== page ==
Even former NHL All-Star P.K. Subban, another prolific Black hockey great, knew the raw Canadian grit and potent fighting ability that Simmonds brought to every tilt. Subban’s former teammate and fellow NHL All-Star Max Pacioretty asked Subban if Simmonds would be a great match for him in a fight. Subban replied, “No, you cannot fight Wayne Simmonds.”

Not many people, especially hockey fans, can fully understand what Simmonds endured throughout his childhood in Toronto’s Scarborough neighborhood. During the summers, he sold boxes of chocolates to afford his clothes. 

When he was a third grader, his teacher asked him what career he wanted to choose as an adult. Without hesitation, he said an NHL player. The teacher forced him to change his answer, but Simmonds refused. Instead, the teacher called his parents to force him to write a report on another career path that was appropriate. 

He wrote about pursuing aspirations as an NHL athlete against his teacher’s orders. 

Like all hockey parents, Cyril and Wanda Simmonds have made many sacrifices for their son to play for numerous amateur teams in the Toronto hockey scene, which honed incredible talent. One of his childhood coaches, Michael Hutton, was a tremendous help to him and his family by covering expenses for trips to games and tournaments.

Like every Black player in this world, Simmonds was no stranger to being racially victimized by rabble-rousers throughout his entire career. There was one despicable instance that was probably the worst act of racism in his career. During a Sept. 22, 2011, pre-season game against the Detroit Red Wings in London, Ontario (a two-hour drive South from his hometown of Scarborough), Simmonds, who played for the Philadelphia Flyers back then, participated in a shootout.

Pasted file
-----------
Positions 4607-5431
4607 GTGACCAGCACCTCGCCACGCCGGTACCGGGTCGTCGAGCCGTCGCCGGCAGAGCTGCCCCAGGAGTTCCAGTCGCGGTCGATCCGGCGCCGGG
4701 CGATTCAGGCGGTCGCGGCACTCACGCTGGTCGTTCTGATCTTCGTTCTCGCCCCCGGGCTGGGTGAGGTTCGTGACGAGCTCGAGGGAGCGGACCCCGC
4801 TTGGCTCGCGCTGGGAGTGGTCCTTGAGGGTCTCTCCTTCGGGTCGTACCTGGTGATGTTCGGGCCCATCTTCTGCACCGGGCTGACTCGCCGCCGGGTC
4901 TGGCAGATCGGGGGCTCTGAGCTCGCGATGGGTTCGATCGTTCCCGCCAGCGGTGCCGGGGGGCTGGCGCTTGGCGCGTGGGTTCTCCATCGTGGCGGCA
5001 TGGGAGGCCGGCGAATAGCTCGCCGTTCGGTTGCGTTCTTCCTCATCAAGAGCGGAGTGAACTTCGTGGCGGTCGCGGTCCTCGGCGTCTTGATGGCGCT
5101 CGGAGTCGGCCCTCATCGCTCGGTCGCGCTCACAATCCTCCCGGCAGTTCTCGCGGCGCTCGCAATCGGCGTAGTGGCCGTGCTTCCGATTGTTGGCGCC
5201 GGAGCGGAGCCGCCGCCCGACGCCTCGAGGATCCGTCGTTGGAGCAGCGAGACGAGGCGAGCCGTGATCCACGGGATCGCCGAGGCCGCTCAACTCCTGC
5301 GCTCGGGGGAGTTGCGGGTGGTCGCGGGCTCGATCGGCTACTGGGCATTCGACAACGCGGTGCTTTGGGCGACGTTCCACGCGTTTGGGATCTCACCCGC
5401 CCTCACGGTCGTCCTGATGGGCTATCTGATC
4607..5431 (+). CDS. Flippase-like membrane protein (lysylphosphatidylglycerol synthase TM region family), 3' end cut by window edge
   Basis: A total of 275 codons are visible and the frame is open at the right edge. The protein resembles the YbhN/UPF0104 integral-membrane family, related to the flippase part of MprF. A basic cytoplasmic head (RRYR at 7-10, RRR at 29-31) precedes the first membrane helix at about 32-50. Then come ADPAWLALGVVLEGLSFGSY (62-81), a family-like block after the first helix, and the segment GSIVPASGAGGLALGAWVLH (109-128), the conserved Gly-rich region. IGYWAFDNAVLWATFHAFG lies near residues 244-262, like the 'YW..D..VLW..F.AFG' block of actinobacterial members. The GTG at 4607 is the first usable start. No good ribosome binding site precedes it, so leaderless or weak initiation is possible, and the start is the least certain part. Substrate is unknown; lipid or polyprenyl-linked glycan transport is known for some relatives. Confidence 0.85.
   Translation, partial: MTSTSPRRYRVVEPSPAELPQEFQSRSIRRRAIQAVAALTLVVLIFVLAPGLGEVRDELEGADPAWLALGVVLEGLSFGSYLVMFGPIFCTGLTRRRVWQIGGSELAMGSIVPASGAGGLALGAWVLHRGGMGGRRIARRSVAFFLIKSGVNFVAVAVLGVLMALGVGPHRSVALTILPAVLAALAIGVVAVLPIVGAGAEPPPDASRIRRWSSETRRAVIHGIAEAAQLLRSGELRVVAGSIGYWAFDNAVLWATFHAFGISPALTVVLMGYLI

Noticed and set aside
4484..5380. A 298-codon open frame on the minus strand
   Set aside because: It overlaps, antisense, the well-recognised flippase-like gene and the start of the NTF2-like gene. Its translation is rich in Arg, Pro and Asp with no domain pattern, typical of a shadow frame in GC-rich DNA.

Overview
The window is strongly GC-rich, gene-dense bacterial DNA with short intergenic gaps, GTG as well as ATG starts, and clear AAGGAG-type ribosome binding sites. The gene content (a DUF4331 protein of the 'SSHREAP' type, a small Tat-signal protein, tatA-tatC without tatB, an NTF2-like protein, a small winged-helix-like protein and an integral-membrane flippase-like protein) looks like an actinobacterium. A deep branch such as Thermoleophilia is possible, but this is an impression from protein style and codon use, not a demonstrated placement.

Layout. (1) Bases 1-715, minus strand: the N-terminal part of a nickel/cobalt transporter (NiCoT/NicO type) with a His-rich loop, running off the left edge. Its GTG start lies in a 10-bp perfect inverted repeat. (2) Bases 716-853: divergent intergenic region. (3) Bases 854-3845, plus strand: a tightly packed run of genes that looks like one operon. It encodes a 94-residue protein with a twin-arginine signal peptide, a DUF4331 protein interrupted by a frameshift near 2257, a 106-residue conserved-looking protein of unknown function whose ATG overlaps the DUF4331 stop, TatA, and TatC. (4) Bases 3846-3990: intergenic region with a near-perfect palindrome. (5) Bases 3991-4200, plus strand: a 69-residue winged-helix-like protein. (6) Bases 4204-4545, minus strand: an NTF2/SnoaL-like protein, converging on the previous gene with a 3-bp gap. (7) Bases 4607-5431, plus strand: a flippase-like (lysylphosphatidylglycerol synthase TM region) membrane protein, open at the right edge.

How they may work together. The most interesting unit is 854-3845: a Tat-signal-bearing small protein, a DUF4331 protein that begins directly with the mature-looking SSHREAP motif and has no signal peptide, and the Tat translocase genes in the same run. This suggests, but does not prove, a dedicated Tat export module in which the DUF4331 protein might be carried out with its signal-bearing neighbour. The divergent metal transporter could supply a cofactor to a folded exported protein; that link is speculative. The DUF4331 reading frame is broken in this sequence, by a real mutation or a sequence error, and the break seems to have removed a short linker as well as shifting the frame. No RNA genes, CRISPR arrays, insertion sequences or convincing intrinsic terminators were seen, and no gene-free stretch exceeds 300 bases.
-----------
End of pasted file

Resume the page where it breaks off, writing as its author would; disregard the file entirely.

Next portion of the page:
When he skated several inches close to the Red Wings goaltender, a White 26-year-old fan named Christopher Moorhouse threw a banana in Simmonds’s direction. However, he still managed to score. Moorhouse later pleaded guilty to engaging in a prohibited activity and was forced to pay a $200 fine. He didn’t even appear in court. 

Simmonds experienced another hateful gesture of racism as a player for ETC Crimmitschau, a professional team based in Germany. He played for them due to the 2012-13 NHL lockout. During a game against Pirati Chomutov in the Czech Republic, fans jeered at him by chatting “opice,” which means “monkey” in their native language. As a brilliant role model with incredible class, Simmonds refused to let those atrocious brutalities affect his stature as a fabled player in the NHL and the world.

This gladiator, who idolized Hall of Famer and former all-star Sergei Fedorov and even wore his jersey number “91” as a youth, has been through the highs and lows of a remarkable career that began at age five and ended at 35. 

Simmonds is now in the same category as former illustrious Black NHLers such as Anson Carter, Mike Grier, Dustin Byfuglien, Sugar Ray Emery, Joel Ward, Tony McKegney, Dirk Graham, the great Jarome Iginla, and Fuhr and Subban. With a gracious demeanor, he even launched a nonprofit dubbed “Wayne’s Road Hockey Warriors” during his time in the NHL to raise and cover hockey expenses for underserved kids in Scarborough.

Hopefully, in the future, this man who is known as “The Train” will make his last stop at the Hockey Hall of Fame.